Healthy Living

Tips on How to Live with Multiple Myeloma

Tips on How to Live with Multiple Myeloma

Multiple myeloma, a type of cancer, adversely affects plasma cells, which are your immune system’s components. The American Cancer Society indicates that in 2014, more than 24,000 people in the United States had multiple myeloma.

Multiple myeloma patients can lose their appetite due to the adverse effects of chemotherapy, and also from feeling overwhelmed, depressed, or fearful about the illness.

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Nevertheless, a proper diet is important, particularly during the course of the treatment. Multiple myeloma can lead to kidney damage, low immunity and anemia.

Some simple tips for a proper diet

1. Increase Iron

Anemia (low red blood cell count) is a rampant issue in multiple myeloma patients. The cancerous plasma cells suppress and displace the red blood cells. Anemia causes various complications, such as fatigue, weakness and chills.

Another possible cause of anemia is low amounts of iron in the blood. Your physician may recommend you to eat more iron-containing food to help your body produce more healthy red blood cells and to relieve you from tiredness. 

You can get good iron from:

  • Brussels sprouts
  • Broccoli
  • Lean red meat
  • Bell peppers
  • Kale
  • Sweet potatoes
  • Tropical fruits (pineapple, mango, papaya, and guava)
  • Raisins

2. Healthy Kidney Diet Tips

Kidney diseases are sometimes caused by multiple myeloma. Apart from producing a protein that enters your bloodstream, the cancer can break down your bones since it suppresses healthy blood cells. Moreover, the plasma cells that contain cancer manufacture a protein that goes into your bloodstream.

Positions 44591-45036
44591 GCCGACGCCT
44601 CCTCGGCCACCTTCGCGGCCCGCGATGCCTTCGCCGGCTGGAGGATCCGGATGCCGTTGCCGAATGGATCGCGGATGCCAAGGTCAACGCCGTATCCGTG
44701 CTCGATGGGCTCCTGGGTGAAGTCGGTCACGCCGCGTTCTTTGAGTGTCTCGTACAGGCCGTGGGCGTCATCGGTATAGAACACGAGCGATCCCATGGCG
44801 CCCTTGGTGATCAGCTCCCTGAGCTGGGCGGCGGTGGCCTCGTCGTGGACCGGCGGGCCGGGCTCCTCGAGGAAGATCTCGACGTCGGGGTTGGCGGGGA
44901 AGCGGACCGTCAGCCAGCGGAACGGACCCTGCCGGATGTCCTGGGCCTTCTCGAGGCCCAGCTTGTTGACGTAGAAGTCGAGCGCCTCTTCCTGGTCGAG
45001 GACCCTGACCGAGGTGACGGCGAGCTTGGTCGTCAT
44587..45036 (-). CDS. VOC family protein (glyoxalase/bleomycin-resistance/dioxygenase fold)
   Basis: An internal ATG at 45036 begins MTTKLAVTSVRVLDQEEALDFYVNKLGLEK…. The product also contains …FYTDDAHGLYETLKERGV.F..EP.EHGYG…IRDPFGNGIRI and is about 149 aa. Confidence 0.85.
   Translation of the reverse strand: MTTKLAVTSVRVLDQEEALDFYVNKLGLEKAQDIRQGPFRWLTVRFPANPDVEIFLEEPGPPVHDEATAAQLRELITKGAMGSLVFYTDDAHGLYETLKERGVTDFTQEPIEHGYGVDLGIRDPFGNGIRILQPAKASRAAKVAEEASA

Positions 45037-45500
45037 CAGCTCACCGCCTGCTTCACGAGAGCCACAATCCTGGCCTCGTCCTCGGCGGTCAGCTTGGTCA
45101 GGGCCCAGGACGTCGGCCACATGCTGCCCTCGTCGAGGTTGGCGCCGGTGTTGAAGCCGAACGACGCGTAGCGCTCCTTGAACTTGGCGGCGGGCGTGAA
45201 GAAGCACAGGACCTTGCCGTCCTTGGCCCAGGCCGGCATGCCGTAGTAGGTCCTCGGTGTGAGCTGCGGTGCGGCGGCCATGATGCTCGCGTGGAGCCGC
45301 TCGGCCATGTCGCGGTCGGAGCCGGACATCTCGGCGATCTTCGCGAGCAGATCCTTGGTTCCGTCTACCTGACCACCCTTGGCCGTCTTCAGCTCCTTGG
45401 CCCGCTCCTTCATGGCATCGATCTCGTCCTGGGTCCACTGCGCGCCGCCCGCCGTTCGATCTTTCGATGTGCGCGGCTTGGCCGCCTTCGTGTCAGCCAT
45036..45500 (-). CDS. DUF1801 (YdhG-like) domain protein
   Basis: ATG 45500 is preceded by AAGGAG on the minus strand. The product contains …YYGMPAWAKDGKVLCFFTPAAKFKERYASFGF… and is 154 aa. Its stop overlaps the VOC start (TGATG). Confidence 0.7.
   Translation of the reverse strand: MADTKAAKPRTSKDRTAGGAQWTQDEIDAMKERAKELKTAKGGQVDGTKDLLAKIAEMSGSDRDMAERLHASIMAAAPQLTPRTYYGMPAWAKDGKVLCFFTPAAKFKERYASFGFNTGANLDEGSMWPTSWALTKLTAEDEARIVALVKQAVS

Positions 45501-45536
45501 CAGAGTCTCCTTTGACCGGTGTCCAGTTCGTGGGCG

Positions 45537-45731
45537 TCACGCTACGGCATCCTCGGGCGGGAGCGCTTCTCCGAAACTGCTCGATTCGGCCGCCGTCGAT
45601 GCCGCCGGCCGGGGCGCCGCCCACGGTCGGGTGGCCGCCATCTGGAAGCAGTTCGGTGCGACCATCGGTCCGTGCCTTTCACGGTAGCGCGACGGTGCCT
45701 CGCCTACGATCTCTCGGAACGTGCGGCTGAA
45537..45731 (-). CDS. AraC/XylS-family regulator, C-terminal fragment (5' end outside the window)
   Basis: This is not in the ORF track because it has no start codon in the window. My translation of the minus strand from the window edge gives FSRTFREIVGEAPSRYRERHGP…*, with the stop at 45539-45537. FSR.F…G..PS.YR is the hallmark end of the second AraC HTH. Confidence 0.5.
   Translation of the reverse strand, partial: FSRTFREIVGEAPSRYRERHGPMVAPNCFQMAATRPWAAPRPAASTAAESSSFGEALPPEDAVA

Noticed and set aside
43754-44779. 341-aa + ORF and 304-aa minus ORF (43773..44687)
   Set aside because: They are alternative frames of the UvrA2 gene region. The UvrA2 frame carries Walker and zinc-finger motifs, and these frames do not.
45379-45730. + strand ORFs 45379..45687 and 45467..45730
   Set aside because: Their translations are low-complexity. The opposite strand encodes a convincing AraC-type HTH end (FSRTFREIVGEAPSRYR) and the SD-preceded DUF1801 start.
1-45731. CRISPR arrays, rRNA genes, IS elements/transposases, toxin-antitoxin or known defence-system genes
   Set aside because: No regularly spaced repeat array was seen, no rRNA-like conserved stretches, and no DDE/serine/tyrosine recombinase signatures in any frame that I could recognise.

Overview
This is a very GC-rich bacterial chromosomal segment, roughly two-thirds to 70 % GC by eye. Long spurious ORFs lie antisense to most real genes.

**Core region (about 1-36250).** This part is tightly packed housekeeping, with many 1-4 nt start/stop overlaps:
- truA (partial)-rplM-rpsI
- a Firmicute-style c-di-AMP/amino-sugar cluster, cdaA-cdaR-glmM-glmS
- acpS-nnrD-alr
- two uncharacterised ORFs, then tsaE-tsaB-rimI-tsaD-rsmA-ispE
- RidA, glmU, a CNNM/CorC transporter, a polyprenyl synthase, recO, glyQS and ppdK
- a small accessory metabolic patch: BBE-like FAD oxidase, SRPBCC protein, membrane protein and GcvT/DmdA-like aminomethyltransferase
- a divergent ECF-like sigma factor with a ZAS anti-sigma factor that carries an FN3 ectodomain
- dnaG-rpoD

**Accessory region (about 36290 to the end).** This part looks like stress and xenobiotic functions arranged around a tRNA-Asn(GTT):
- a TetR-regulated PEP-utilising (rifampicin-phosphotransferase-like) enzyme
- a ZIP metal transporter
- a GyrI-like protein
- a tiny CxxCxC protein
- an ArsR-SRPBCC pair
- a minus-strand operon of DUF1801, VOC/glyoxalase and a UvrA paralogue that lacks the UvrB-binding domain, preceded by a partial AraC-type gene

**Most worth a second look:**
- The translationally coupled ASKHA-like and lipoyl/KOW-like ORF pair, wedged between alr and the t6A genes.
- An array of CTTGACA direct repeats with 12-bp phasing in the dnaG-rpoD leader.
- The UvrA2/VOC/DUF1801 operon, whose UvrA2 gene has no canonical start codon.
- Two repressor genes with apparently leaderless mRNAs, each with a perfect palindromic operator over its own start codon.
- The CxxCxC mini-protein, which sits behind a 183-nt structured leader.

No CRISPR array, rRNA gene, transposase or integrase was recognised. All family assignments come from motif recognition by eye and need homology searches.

Your kidneys can be damaged when they function beyond the normal limit as they process the excess protein and calcium in your body. A diet change, depending on how your kidneys function, may protect them.

You may be required to reduce your intakes of salt, alcohol, protein, and potassium. In serious kidney destruction, intakes of water and other fluids may be limited. In the case of high blood calcium levels, less calcium consumption may be needed. Consult your physician on any diet change due to kidney illness.

3. Avoid Raw Foods

While you’re receiving multiple myeloma treatments, your risk of infection increases because cancer and chemotherapy treatment weaken your immune system. You can avoid colds and other problems by washing your hands frequently and avoiding infected people. 

Avoiding raw foods also assists in lowering your infection risk. Even if your immune system is strong, you may get bacteria and fall sick after eating undercooked meat, sushi, and raw eggs. Avoid eating unpeeled fruits and vegetables when your immunity is low. You can avoid food-borne illnesses by cooking your food to the lowest recommended internal temperature to kill possibly-present bacteria.

4. Consume More Fiber

Some drugs used in chemotherapy can result in constipation. Diet tips for constipation treatment and prevention in the course of multiple myeloma treatments are quite easy to follow. Take a lot of fiber and drink lots of water.

High-fiber food comprises of:

  • Berries
  • Nuts, beans and lentils
  • Broccoli, carrots and artichokes
  • Whole grains, for example, oatmeal and brown rice
  • Dried fruits (raisins, figs, apricots, prunes)
  • Apples, pears, and oranges

5. Eat spicy food

Annals of Hematology’s journal study indicates that curcumin (turmeric spice compound), may lower chemotherapy drugs' resistance risk and reduce multiple myeloma cells.

Bland food may be a solution to most people who experience side effects of chemotherapy, such as nausea and vomiting, but if you can tolerate some spice in your food, then try a curry made with turmeric, mustard and some cheese types, which contain curcumin.

Don’t forget

You can survive multiple myeloma with a healthy diet. Regardless of whether you have problems like anemia and kidney disease, your body strength requires nutritious fuel. Substitute processed snacks and sweets with fresh fruits and vegetables, lean proteins, and whole grains.